Manly is a lovely area and will be nice to spend some time there. Wayne’s putting the feelers out to try and get some work over in the West. We’re waiting on parts to arrive for our watermaker so if he gets some work, I’ll look at ordering some other things from overseas, such as the parts to make a sea-drogue – one with multiple cones rather than one large bucket. I can order the pre-cut cones from Sailrite and make it up myself. There’s always plenty to do on the boat. The sewing machine is very handy almost paying for itself by now. Blue Heeler has a wooden lift-out teak floor in our cockpit and over time the dowels connecting the side panels to the cross-check has deteriorated. Yesterday Wayne took the floor apart to drill new holes before I filled each new hole with glue and new pieces of dowel. The side panels were aligned then butted against the new dowels in the flooring, giving us a couple more years of use.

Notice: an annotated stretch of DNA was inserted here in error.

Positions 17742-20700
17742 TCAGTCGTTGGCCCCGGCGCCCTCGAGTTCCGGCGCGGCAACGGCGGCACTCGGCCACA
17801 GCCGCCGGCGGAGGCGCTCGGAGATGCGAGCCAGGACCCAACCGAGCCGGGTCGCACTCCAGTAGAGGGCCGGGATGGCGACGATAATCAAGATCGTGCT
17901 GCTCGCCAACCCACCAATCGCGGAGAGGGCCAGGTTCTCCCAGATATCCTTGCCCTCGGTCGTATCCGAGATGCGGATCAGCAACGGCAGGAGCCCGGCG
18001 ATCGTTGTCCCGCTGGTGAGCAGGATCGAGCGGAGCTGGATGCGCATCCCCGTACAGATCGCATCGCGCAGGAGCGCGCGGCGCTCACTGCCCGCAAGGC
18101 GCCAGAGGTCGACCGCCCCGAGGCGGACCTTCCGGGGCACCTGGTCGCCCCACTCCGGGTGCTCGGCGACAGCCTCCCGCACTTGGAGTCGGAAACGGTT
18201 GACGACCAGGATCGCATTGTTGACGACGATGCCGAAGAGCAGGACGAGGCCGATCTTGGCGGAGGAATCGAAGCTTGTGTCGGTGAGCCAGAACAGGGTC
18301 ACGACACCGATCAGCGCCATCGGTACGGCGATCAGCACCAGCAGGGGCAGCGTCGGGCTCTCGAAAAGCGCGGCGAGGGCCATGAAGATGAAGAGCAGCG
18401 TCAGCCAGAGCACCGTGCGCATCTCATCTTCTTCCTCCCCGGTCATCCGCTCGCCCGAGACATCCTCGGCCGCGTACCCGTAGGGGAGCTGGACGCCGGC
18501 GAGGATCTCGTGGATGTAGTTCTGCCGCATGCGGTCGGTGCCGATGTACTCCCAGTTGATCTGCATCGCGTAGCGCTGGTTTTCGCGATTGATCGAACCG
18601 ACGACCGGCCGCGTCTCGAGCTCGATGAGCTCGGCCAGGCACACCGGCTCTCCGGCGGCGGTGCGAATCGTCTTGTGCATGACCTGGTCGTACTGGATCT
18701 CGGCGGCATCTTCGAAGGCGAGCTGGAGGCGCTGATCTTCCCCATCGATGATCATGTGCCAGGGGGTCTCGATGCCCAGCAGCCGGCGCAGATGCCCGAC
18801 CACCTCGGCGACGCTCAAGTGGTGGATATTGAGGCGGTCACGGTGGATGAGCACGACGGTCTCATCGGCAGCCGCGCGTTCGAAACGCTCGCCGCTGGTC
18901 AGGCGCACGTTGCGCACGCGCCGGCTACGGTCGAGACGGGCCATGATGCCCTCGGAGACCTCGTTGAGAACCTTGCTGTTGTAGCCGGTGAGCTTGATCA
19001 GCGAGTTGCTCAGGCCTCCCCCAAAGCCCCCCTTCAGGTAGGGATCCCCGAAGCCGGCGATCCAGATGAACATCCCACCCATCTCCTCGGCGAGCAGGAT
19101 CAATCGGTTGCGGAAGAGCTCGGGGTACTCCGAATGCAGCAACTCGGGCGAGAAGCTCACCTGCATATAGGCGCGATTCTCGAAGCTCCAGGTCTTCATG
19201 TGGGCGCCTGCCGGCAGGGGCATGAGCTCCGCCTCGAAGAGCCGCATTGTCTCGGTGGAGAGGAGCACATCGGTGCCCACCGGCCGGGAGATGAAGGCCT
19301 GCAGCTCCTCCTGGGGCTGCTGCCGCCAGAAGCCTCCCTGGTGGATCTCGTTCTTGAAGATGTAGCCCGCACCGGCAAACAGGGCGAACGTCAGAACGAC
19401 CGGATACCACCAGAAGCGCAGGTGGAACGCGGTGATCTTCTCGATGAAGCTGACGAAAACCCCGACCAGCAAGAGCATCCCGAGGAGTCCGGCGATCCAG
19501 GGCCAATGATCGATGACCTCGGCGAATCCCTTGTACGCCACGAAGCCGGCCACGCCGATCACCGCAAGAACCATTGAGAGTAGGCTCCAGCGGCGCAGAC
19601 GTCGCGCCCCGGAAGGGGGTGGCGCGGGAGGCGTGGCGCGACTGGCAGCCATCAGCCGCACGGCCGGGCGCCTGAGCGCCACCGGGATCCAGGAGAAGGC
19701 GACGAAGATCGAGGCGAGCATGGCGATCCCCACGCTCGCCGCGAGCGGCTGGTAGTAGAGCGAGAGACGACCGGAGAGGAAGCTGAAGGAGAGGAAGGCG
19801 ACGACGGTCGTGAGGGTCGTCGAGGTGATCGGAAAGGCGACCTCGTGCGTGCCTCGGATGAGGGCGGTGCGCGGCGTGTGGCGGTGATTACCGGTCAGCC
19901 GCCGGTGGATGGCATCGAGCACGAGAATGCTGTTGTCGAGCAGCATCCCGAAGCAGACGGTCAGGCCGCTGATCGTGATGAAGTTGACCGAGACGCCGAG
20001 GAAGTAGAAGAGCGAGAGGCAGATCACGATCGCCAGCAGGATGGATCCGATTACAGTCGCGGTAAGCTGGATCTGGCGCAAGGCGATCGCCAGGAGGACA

This morning the marina was quiet as I stepped up the companionway and squinted my eyes over Blue Heeler’s stern towards the warm morning sun. Today was forecast to be sunny and after assembling our bikes yesterday, I was keen to go for a ride around Manly and surrounding area. After a typical Sunday morning of coffee, searching the web and reading the latest news, we grabbed our bike gear and headed out of the marina. As we were wheeling the bikes along the jetty, a couple ahead of us (let’s refer to them as the ‘sheila’ and ‘bloke’) were having a heated quarrel. The sheila shrieked a few descriptive adjectives at the shirtless bloke, at which point the bloke stopped in his tracks then firmly pushed the sheila off the jetty into the water! He continued walking while she gasped and struggled to get out the water onto the jetty. Dripping wet she continued her torrent of cussing at the bloke. I wheeled my bike passed the two of them with my head down and eyes averted, keeping the bike between me and the shrieking banshee. Wayne and I stopped up at the marina office to put our helmets on and had a chuckle about the performance we’d just witnessed. Lo and behold bloke and sheila walked by us seemingly speaking civil to each other, although her dripping wet attire was testament to a previous dunking! Crazy little thing called love…